North San Juan, CA — North San Juan resident, part-time chemtrail researcher and amateur ionizing radiation hobbyist Skyy Wolford announced to a somewhat disinterested crowd out in front of the Sierra Super Stop store that the Scottish coastal city of Aberdeen is an elaborate hoax and does not exist. Mr. Wolford, who was recently in the news following his landmark Wi-Fi disability settlement, has been studying what he calls “the North Sea anomaly” for the past 3 years.
“There’s this thing I learned on the Internet called the Bielefeld effect,” said a mood-elevated Mr. Wolford in a Gish Gallop telephone interview. “It’s where there’s this illusion that some place actually exists. People talk about it. They even claim to know people there. But it’s all fake. They’re either part of the conspiracy to keep the hoax alive, or they’re delusional. Clearly this is a ruse by the Scottish real estate industry to sell land to foreigners.”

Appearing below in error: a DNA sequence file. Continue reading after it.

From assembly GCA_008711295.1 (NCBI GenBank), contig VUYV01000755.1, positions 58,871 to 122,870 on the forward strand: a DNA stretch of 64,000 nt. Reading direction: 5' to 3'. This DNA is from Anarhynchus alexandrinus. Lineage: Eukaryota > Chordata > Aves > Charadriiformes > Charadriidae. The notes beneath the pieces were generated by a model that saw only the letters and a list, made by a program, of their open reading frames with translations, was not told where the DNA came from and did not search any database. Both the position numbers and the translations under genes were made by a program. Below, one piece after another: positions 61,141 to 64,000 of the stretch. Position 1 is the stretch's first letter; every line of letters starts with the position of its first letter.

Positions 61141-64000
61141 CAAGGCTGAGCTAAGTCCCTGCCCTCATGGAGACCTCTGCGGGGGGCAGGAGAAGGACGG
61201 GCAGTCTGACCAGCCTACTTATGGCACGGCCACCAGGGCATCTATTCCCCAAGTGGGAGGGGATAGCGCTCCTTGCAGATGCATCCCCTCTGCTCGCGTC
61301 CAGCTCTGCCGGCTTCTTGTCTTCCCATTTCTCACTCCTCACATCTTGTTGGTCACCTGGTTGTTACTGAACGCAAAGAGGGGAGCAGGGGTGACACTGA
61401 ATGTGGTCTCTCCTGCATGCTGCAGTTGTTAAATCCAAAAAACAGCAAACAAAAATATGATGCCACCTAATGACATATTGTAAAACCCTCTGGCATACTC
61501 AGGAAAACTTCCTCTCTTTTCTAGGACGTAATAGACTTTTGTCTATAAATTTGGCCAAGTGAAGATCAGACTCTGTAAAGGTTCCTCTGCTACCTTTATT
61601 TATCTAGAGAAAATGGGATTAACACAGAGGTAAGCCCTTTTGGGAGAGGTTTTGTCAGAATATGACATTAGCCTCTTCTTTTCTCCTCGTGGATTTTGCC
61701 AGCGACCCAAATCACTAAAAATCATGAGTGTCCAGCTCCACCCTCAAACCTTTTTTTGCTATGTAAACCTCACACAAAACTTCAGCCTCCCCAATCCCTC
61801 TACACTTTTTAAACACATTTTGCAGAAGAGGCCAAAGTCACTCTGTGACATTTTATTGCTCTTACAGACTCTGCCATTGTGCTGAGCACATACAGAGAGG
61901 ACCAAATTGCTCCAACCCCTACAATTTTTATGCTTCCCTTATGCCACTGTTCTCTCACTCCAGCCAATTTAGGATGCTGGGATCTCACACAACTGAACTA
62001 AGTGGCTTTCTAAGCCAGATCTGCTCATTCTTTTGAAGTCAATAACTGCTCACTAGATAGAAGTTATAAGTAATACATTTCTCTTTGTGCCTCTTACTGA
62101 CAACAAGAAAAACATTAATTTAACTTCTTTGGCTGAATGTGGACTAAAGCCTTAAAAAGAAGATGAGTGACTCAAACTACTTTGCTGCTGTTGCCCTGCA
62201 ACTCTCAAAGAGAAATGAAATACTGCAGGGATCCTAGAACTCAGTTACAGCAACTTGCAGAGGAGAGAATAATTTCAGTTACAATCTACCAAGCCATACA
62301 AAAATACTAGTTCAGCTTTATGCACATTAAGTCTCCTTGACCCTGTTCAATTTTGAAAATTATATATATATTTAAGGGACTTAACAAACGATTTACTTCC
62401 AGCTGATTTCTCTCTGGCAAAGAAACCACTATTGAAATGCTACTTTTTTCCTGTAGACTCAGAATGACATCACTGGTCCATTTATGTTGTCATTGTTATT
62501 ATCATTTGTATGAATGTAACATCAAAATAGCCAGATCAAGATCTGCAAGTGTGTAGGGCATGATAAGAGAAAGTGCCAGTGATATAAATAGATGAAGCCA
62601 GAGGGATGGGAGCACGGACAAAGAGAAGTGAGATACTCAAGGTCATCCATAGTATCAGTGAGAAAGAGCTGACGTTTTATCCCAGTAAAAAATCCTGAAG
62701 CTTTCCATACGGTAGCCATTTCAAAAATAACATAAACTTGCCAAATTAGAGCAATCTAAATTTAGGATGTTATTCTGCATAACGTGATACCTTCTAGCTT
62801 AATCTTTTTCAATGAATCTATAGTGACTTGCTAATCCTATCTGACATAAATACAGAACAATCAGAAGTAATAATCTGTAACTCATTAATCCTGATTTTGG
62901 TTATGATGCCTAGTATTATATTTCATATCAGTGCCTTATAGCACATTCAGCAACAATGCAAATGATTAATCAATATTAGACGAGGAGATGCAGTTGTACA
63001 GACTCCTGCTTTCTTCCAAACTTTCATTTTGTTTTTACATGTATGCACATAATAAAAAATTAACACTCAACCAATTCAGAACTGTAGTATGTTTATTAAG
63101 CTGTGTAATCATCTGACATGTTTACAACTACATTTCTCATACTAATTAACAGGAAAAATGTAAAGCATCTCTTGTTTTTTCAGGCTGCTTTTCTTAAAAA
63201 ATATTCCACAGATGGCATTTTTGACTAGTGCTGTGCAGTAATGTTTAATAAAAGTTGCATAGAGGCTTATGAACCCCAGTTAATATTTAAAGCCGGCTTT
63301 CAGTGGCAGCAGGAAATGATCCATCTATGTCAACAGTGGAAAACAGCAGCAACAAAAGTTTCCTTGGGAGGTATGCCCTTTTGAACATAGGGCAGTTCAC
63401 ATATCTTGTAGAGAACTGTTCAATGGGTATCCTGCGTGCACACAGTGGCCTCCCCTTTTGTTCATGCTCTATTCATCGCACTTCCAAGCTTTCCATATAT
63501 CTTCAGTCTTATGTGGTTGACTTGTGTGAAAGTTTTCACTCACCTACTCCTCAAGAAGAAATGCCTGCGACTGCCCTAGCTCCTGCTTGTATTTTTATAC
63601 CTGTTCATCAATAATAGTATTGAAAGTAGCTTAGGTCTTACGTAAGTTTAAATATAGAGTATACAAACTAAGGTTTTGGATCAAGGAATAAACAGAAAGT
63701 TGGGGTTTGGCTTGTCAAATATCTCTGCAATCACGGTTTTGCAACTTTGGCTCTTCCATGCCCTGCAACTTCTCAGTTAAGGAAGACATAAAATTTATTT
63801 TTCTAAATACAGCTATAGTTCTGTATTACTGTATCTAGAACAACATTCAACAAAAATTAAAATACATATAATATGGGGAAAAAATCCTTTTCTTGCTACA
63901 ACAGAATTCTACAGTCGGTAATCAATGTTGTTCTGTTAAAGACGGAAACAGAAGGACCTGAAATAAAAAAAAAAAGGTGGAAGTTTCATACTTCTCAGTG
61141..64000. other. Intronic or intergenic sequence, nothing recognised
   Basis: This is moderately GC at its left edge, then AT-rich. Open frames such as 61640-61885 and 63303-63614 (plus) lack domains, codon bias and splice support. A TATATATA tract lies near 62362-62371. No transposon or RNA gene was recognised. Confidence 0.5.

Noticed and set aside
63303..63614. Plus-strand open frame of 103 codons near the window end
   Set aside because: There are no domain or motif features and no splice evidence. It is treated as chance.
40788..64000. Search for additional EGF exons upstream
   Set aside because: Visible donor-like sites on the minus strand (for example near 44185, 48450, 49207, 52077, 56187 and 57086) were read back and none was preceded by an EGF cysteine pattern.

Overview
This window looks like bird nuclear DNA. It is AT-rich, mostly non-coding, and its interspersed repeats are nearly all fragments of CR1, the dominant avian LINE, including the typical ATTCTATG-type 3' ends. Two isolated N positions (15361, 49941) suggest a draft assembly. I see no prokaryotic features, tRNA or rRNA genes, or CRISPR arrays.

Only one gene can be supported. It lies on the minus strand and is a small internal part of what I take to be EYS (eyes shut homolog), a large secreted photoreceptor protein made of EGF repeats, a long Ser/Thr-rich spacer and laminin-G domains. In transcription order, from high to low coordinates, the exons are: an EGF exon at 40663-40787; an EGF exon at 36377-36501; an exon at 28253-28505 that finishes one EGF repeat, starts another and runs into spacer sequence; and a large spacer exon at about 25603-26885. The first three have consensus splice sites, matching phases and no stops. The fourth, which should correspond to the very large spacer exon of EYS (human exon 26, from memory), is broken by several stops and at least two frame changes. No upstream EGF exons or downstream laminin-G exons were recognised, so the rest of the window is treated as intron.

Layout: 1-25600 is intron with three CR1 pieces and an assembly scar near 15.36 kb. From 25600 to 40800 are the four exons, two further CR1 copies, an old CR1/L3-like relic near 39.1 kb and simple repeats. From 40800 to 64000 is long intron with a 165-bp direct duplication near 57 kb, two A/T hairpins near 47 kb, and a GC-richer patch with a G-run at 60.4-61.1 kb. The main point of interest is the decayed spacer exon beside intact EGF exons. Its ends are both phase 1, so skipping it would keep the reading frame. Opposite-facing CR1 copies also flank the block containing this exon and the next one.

The Bielefeld effect, also known as the Bielefeld conspiracy, spread in 1994 on the German Usenet, which claimed that the city of Bielefeld does not actually exist, but is an illusion propagated by various Illuminati forces. Originally an internet phenomenon, the effect has since spread to other hoax cities like Aberdeen. To this day German Chancellor Angela Merkel, refers to Bielefeld in her speeches, even though the city doesn’t actually exist.
The “Granite City” is supposedly located on the northeastern coast of Scotland, and has been promoted as a offshore oil and gas center since the conspiracy began in the 19th century . The city is also a host to several universities . However, after three attempts to contact the local government by Gish Gallop with no success, Mr. Wolford’s observations seem less bat-shit crazy.
“Look,” continued Mr. Wolford,”It’s really simple to prove that Aberdeen doesn’t exist. All you have to do is answer these three questions. Number one. Do you know anyone from Aberdeen? Two. Have you ever been to Aberdeen? And lastly, number three. Do you know anybody who has ever been to Aberdeen? And don’t say Donald Trump.”
Gish Gallop reached out to the local community and asked them Mr. Wolford’s three questions.